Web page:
Pieces

Broken bodies
Broken glass
Broken hearts
So many pieces to pick up
Although they may not be my own
They clearly lay in front of me
Scattered across the landscape
Of my city
Of my state
Of my country
Yet, love has not disappeared
It continues to weave
In and out of even the darkest days
Mingling with the broken pieces
Mending hearts
Mending lives
Mending souls
Offering flickers of hope
Amid feelings of despair
Showing us how to begin
Picking up the pieces

Woven

Peace and love
Words that fit
Together seamlessly
But sorrow and happiness
Don’t belong in
The same line
Each word needs
Its own place
Fills its own space
Well, that’s how
It would be
In a perfect world
But the truth is
This world
Is not perfect
Honest reflection asks
If perfection should
Be my goal, anyway?
Without deep sorrow
Can there be
True happiness?
No simple answer
Only a mystery
One I must accept
Allowing its truth to
Sink way down deep
Into my soul
Where sorrow
And happiness
Are woven together
An unbreakable seam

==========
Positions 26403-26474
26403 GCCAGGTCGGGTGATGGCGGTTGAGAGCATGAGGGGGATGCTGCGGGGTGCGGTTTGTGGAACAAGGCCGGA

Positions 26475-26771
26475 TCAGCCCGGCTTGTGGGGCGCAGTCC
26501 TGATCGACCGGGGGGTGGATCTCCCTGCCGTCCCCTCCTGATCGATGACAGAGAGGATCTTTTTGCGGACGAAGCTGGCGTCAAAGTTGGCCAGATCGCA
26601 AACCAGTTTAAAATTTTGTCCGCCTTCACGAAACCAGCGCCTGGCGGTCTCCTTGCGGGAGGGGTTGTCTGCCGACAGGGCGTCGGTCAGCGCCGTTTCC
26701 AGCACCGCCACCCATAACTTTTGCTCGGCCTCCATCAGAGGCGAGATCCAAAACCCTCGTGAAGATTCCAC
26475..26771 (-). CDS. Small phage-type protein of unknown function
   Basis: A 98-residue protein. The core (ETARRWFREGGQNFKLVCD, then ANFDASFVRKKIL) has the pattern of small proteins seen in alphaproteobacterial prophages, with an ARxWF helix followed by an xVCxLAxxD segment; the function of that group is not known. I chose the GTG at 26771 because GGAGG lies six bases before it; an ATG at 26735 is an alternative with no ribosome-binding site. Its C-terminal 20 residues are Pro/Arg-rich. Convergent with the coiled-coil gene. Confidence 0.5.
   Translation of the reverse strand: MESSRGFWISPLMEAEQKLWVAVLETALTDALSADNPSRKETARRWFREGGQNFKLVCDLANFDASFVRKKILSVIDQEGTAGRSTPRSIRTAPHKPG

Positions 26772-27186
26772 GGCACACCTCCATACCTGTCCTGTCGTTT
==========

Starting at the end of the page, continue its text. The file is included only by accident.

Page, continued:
Holding the fabric of
My heart in place


Comfort in Sadness

I felt so sad this morning. I wanted to write last night, but I just couldn’t get my thoughts on paper. The source-the knowledge of two suicides in one day.

Two different people, in two different states. Neither one directly connected to me, but both connected to people I know and love. Those closest to these individuals left with more questions than answers.

I was struck with one question. If these two tragic deaths are causing such sadness for me, how much more for those directly impacted? What is my response? How can I possibly say anything to help?

I prayed, sent texts, checked in. That is a start, but certainly not enough. I must be more aware. Aware that there are hurting people around me. And they may not show just how deep their hurt dwells.

This sadness affected my teaching today. I was not as energetic as usual. I worked hard to keep my emotions in check. And I was pretty successful until the afternoon.

My fifth-grade classes require lots of patience and energy. They are right after lunch. I was tired. I tried to push through but was struggling.

Near the end of class, I was suddenly fighting back tears. No warning. And then one student asked, “Mrs. Morris, are you sad?” I nodded my head. “Did I make you sad?” “Oh no, of course not,” I responded, hoping there were no more questions.

And so tonight I sit, still sad. Still thinking about all those affected by this kind of tragedy. There is only one place to turn.

“Even though I walk through the darkest valley, I will fear no evil, for you are with me; your rod and your staff, they comfort me.” Psalm 23:4

Tomorrow I will get up and face the day. I will pray for those walking through this dark valley. That they will somehow begin to experience that comfort in their sadness.